A full thrilling meal rather than an appetiser of things to come, the deservedly acclaimed and outstanding Bullets EP thrust Irish band Able Archer straight into the eye line of European’s rock underground. Now the Dublin quintet return with its successor The Trouble with Strangers, revealing that their first encounter was no flash in the pan but just one shade in their emerging eclectic and highly flavoursome sound. The four song release is a fascinating and mouth-watering treat for ears and imagination, a proposition which tells expectations never to make assumptions about the band as it reveals new depths and adventure in ideation, songwriting, and their realisation.
Formed in 2011, Able Archer has barely taken a breath in their assault on the live scene, persistently brewing up a potent fan base whilst honing their compelling sound along the way. Bullets last year was a forceful slap upon a broader attention, instantly raising keen appetite and an acclaiming spotlight upon themselves. Now the band spice up their emergence and reputation with Able Archer and Shane Cullen co-produced The Trouble With Strangers EP, and a sizeable compelling offering it is too.
The EP opens with the riotous Ghostmaker, a track which bridges the band’s two releases with its raucous and tenacious energy aligned to new intriguing adventure. From its rowdy countdown the track is a predator in so many ways but as the swiftly engaging tease of guitar shows, it is also a seductive protagonist. Thumping beats make an imposing lure whilst the explosion of raw riffs and grouchy bass bait ignites senses and passions with brawling ease. The track soon settles into a feisty but more composed striding, the beats of drummer Seán O’Connor unrelenting in their drive whilst the gorgeous bass growl crafted by Diarmuid Breathnach is the perfect complement to the potent expressive vocals of Emmet McCaughey. The track grows and bulges with enterprise and imagination through every tempting note and voracious syllable, variation in vocal attack and melodic flames as gripping as the almost cantankerous intimidation elsewhere. The track is exceptional, an intelligently and passionately sculpted anthem few encounters have rivalled this year and last.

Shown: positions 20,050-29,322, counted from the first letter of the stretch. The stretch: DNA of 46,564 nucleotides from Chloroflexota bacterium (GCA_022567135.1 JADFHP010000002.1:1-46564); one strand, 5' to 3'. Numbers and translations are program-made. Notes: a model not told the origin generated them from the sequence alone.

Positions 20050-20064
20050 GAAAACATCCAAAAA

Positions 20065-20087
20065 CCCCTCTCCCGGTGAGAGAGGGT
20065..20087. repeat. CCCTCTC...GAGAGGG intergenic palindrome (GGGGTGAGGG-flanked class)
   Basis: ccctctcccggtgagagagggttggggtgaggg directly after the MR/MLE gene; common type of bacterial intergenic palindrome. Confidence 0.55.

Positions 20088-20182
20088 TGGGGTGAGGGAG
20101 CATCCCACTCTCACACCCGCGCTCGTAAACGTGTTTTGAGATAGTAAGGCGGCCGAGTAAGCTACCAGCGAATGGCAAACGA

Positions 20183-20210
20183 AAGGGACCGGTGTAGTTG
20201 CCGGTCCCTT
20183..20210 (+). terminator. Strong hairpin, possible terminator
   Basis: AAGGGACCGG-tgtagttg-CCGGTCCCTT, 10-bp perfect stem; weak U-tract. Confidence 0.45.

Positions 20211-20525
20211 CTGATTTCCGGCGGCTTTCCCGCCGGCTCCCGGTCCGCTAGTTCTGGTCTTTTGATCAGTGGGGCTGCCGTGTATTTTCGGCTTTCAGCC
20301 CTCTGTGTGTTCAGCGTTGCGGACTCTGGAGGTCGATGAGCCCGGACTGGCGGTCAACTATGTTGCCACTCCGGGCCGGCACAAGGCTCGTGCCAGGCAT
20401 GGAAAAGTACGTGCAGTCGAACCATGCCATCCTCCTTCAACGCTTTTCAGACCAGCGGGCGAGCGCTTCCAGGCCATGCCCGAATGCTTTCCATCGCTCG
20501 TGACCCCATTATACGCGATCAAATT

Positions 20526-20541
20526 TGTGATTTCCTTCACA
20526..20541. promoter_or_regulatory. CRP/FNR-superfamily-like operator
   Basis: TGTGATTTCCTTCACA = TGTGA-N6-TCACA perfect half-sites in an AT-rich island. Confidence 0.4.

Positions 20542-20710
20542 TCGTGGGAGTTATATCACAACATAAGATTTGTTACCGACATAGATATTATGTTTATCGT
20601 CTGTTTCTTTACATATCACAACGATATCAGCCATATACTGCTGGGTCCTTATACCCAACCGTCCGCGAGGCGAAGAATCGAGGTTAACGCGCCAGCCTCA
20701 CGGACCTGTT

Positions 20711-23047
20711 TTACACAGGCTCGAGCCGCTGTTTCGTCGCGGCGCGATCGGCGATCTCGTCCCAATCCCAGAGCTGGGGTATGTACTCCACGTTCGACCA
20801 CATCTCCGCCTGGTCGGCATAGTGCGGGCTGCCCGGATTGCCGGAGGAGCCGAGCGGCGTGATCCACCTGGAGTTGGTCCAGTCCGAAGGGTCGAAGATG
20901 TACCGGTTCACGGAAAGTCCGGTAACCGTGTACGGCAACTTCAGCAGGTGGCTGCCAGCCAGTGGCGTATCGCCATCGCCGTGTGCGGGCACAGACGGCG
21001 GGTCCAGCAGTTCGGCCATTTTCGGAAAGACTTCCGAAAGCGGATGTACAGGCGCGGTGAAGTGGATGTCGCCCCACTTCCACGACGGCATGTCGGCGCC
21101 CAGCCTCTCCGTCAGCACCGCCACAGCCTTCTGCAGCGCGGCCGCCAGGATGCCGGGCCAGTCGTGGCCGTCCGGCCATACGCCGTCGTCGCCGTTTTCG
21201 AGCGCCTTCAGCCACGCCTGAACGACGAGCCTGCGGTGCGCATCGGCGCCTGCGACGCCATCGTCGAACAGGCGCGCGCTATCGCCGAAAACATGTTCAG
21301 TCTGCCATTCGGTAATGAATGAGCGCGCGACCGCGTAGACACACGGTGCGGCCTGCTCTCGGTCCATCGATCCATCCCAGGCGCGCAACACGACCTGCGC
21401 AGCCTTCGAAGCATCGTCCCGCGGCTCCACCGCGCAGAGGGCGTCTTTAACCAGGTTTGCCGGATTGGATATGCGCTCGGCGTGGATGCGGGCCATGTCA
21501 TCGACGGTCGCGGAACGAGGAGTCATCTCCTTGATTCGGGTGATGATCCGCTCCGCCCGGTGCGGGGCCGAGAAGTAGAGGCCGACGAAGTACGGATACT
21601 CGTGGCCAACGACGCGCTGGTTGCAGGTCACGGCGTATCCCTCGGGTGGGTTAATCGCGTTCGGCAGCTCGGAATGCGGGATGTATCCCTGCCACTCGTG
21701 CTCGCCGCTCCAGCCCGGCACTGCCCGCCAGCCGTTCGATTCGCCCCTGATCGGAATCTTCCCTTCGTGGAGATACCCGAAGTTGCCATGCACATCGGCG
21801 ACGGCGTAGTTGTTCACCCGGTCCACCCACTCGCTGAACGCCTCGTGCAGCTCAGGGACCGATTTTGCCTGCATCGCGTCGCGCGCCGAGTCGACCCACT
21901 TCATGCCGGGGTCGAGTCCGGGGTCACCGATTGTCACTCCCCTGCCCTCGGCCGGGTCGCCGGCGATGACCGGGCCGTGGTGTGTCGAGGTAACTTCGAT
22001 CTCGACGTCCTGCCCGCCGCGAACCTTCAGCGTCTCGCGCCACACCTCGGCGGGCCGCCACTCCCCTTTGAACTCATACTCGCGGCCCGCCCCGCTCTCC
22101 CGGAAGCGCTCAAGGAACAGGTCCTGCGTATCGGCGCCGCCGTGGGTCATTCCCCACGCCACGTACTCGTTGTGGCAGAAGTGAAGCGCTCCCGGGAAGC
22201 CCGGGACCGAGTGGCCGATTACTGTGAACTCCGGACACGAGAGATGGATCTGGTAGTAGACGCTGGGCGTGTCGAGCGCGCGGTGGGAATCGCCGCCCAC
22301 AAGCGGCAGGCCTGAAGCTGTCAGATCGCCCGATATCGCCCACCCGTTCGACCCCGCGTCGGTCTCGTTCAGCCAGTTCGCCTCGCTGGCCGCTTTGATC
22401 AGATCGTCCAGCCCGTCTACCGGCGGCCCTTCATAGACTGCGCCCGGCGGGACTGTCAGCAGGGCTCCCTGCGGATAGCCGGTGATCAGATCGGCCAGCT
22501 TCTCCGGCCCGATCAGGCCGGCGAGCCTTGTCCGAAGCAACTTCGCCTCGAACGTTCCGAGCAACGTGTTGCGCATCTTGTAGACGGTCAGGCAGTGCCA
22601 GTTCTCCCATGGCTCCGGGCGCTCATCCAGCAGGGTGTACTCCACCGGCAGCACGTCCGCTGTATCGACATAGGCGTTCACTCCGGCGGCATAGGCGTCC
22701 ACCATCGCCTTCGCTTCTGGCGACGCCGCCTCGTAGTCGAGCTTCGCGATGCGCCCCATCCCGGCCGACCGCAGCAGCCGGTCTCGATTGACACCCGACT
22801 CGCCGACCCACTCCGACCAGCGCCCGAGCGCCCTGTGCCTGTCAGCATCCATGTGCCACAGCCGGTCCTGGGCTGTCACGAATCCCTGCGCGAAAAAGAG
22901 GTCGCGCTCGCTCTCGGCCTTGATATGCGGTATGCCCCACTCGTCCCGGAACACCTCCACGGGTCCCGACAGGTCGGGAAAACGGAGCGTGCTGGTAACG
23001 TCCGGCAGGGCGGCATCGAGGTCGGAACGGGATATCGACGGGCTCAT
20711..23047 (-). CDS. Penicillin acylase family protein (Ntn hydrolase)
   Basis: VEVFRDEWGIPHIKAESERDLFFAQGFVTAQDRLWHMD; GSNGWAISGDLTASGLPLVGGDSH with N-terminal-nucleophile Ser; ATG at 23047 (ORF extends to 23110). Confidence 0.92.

As mentioned there is as much new in direction or imagination in the song as there is drawing on the Bullets EP, but it is with the following enterprise of The Warden that a richer vein of exploration is unveiled. Opening on an electronic caress within a shimmering atmosphere, the song immediately grips the imagination, especially when sultrily toned guitar weaves begin enveloping ears. The tapestry of evocative colour and enterprise from guitarist Rob McDonnell is bewitching as is the fluid tempting of Neil Buckley’s keys, both excitingly contrasting the shadowed corners of the song revealed by the haunting expression of throaty bass and rolling drums. The glorious picture of sound is completed by the outstanding delivery of McCaughey, every word coming with a controlled but opened drama matched by backing harmonies. Not as immediate as its aggressive predecessor, the song blooms into a stunning and inescapable seduction; brass flames presented by guest Donagh Molloy rich hues on a sensational encounter.
Third track Only Love has a more agitated energy and intent to its opening, percussion and beats a feisty baiting upon which vocals find a raw breath. Keys soon smother ears with melodic elegance and emotive expression whilst the blaze of guitar casts a twisting flame of charm and abrasion. It is only part of the story though, twists in pace and intensity aligned to the same in imagination and varied rock flavouring keeping ears and thoughts wrong-footed whilst seducing them with their creative maze. It might not have the power and contagion of the first two tracks but the song is just as magnetic in its electronic seeded adventure.
Every song to this point is openly distinct to each other in sound and breeding, and that continues with closing track The Descent. The band’s new single is a melodic kiss of impassioned and intimate vocals, similarly emotive keys, and warm melodies. Drawing on the sizeable beauty and emotional drama of again Donagh Molloy’s trumpet and the tantalising violin craft of Eanan Patterson, the song croons with striking radiance and invention. Though for personal tastes it is when Able Archer lets rip that our passions ignite, there is no denying or avoiding the majesty of the track and its excellent conclusion to a tremendous release.
With The Trouble With Strangers, Able Archer show there is so much more to their expansive landscape of sound and invention, whilst it also suggests there is still further potential and imagination waiting to be tapped. There are few new bands, or established come to that, which ignite an almost lustful anticipation for their releases and even fewer which reward and surprise as impressively as Able Archer.
The self-released The Trouble With Strangers is available now @ http://aablearcher.bandcamp.com/album/the-trouble-with-strangers
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